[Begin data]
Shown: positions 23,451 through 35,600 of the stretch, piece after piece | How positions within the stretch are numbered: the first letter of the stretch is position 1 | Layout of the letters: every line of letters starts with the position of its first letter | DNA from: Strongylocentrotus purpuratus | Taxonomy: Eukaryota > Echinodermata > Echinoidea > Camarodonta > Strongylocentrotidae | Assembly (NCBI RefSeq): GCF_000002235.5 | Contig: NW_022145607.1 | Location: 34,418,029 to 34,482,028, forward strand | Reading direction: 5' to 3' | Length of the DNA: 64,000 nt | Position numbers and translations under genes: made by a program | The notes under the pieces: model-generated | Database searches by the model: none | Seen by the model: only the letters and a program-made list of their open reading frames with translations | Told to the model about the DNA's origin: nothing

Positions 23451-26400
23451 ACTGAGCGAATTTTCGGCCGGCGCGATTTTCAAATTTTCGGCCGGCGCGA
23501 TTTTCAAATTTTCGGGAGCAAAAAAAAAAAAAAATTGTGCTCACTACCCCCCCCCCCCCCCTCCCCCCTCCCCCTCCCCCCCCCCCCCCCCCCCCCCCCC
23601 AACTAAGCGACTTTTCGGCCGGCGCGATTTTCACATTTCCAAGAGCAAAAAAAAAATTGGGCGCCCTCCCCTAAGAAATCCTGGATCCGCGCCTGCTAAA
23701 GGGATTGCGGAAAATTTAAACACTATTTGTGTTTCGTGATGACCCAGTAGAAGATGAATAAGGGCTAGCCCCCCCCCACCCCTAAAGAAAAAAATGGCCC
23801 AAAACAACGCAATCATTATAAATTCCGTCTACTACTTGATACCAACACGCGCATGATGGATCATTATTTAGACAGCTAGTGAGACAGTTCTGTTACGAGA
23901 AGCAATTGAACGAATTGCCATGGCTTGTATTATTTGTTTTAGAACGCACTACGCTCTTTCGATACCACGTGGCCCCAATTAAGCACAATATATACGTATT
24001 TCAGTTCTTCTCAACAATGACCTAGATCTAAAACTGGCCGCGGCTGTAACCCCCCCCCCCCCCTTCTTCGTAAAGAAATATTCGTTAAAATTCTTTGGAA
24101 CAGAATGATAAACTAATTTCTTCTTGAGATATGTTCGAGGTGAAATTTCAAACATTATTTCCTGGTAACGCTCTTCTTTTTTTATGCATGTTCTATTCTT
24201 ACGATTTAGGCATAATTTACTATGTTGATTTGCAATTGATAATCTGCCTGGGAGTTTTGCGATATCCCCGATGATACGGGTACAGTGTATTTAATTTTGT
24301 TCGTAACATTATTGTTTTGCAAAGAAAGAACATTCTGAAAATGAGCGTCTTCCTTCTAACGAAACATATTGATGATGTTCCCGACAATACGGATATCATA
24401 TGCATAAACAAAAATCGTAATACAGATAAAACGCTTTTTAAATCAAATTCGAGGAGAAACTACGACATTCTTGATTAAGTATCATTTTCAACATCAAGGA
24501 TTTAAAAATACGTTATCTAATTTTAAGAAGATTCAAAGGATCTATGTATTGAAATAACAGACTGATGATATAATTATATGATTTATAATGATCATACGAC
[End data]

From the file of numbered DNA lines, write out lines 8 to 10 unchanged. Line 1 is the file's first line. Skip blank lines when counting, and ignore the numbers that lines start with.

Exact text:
23901 AGCAATTGAACGAATTGCCATGGCTTGTATTATTTGTTTTAGAACGCACTACGCTCTTTCGATACCACGTGGCCCCAATTAAGCACAATATATACGTATT
24001 TCAGTTCTTCTCAACAATGACCTAGATCTAAAACTGGCCGCGGCTGTAACCCCCCCCCCCCCCTTCTTCGTAAAGAAATATTCGTTAAAATTCTTTGGAA
24101 CAGAATGATAAACTAATTTCTTCTTGAGATATGTTCGAGGTGAAATTTCAAACATTATTTCCTGGTAACGCTCTTCTTTTTTTATGCATGTTCTATTCTT